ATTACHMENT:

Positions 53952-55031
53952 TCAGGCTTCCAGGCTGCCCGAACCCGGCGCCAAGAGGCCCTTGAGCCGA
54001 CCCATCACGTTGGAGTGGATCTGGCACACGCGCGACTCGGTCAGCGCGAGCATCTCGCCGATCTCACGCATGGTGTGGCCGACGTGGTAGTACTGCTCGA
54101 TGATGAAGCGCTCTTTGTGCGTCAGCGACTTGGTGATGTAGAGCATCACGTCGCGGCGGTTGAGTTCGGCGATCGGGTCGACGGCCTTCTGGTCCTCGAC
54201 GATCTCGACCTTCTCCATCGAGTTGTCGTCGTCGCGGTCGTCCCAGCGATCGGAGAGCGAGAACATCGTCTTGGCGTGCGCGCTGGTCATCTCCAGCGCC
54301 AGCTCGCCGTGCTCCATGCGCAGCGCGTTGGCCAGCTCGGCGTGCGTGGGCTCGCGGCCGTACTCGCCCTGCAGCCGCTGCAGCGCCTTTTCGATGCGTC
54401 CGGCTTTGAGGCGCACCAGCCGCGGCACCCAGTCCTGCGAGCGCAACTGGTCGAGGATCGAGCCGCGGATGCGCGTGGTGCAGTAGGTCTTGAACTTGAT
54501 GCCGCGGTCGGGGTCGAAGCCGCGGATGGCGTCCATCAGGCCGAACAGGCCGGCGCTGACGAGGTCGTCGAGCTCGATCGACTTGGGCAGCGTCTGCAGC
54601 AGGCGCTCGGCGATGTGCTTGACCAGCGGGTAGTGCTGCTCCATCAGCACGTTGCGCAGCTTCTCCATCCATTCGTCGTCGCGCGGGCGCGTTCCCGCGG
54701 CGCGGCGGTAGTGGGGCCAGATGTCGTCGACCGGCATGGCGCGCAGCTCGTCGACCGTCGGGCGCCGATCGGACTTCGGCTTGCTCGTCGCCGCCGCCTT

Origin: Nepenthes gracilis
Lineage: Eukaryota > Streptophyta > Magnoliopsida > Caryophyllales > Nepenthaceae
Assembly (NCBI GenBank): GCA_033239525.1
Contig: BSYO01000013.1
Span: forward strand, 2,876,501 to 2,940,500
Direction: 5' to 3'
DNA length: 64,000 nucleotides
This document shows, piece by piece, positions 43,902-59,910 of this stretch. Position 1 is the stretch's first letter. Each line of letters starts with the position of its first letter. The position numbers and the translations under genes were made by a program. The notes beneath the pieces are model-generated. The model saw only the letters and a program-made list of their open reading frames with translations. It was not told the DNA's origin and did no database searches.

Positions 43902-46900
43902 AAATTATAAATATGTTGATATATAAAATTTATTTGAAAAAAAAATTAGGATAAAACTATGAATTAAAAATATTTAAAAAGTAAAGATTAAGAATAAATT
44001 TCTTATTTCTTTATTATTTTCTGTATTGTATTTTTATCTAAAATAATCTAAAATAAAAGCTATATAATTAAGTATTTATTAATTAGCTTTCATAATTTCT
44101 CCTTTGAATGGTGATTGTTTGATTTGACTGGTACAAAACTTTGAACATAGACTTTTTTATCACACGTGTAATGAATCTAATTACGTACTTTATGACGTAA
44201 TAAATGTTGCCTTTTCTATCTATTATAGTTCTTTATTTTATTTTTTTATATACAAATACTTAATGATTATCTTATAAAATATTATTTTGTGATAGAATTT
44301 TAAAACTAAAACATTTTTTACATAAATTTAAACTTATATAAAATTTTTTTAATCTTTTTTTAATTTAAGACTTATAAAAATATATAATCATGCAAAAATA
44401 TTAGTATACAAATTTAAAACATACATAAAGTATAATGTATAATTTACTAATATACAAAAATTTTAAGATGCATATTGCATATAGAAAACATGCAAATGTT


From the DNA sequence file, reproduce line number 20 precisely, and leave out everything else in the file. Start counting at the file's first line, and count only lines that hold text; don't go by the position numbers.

43902 AAATTATAAATATGTTGATATATAAAATTTATTTGAAAAAAAAATTAGGATAAAACTATGAATTAAAAATATTTAAAAAGTAAAGATTAAGAATAAATT